English   español  
Please use this identifier to cite or link to this item: http://hdl.handle.net/10261/115125
logo share SHARE   Add this article to your Mendeley library MendeleyBASE
Visualizar otros formatos: MARC | Dublin Core | RDF | ORE | MODS | METS | DIDL
Exportar a otros formatos:

Comparison of SMOS measurements of sea surface salinity during SPURS using a high-resolution, vertical profiler

AuthorsWalesby, Kieran; Sutherland, G.; ten Doeschate, A.; Reverdin, G.; Font, Jordi ; Ward, Brian
Issue Date28-Apr-2014
PublisherEuropean Geosciences Union
CitationGeophysical Research Abstracts 16: EGU2014-4259 (2014)
AbstractThe European Space Agency’s Soil Moisture and Ocean Salinity (SMOS) satellite was launched in 2009 and, for the first time, provides measurements of sea surface salinity on a global scale. Ocean salinity is a key parameter for climate change, being closely associated with the global hydrological cycle and an important driver in determining overall ocean circulation. This makes the advent of satellite measurements of salinity a significant advance. During the Salinity Processes in the Upper Ocean Regional Study (SPURS) field experiments, in September 2012 and March 2013, a variety of in-situ platforms were deployed with the purpose of validating the salinity observations from SMOS. One of these platforms was the Air-Sea Interaction Profiler, a microstructure profiler which provides high-resolution profiles of salinity, temperature and turbulence right up to the surface. This last capability is crucial. Most oceanic microstructure profilers operate when travelling downwards, and are therefore unable to accurately observe the layer of the ocean immediately below the surface. It is this top layer, approximately 1 cm in thickness, which satellites observe. In contrast, ASIP is upwardly-rising, allowing it to sample the same part of the water column as satellites, such as SMOS. This is important since large thermal and haline stratifications can develop close to the surface, particularly under conditions of strong evaporation. Although sea surface salinity in the open ocean is largely determined by the balance between evaporation and precipitation, the effects of various vertical mixing processes also contribute. ASIP is extremely well-suited to understanding the impact of these on differences between ASIP and SMOS, and some results are also presented here which demonstrate the important effect of such processes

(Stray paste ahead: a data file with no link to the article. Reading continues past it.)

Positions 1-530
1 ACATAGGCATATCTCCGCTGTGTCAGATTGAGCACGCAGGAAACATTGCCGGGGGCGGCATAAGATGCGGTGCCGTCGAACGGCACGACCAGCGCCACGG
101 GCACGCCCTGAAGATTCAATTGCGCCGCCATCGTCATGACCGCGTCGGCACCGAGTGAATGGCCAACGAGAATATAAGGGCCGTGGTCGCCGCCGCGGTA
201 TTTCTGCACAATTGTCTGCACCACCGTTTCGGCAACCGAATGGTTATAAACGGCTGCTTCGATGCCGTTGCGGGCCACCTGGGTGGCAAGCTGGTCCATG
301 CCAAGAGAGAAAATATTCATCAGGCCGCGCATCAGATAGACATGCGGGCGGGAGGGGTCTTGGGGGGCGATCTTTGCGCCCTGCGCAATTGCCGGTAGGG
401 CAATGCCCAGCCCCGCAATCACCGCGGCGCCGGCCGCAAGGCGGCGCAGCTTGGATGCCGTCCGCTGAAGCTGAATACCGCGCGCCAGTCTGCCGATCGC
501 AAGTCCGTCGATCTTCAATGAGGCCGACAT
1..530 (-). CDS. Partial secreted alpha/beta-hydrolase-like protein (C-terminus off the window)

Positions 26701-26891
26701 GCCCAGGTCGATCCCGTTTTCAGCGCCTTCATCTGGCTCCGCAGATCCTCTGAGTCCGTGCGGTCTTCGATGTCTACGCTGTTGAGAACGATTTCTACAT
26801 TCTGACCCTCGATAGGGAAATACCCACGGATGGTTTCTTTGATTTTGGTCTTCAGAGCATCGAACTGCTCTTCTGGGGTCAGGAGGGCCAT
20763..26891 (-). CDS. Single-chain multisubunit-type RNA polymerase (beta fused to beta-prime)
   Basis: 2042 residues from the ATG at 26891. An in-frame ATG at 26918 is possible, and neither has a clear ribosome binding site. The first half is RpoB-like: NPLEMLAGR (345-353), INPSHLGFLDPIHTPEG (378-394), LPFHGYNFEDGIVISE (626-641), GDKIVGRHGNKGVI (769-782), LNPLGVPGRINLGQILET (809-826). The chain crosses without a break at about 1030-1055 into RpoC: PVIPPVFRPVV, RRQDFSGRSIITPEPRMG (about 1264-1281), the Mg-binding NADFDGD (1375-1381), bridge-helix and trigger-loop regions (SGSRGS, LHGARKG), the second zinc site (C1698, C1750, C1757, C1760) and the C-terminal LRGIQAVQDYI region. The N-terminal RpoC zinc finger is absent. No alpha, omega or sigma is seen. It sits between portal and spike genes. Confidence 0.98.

DescriptionEuropean Geosciences Union General Assembly 2014 (EGU2014), 27 april - 2 may 2014, Vienna, Austria.-- 1 page
Publisher version (URL)http://meetingorganizer.copernicus.org/EGU2014/posters/15292
Appears in Collections:(ICM) Comunicaciones congresos
Files in This Item:
File Description SizeFormat 
Walesby_et_al_2014.pdf36,52 kBAdobe PDFThumbnail
Show full item record
Review this work

WARNING: Items in Digital.CSIC are protected by copyright, with all rights reserved, unless otherwise indicated.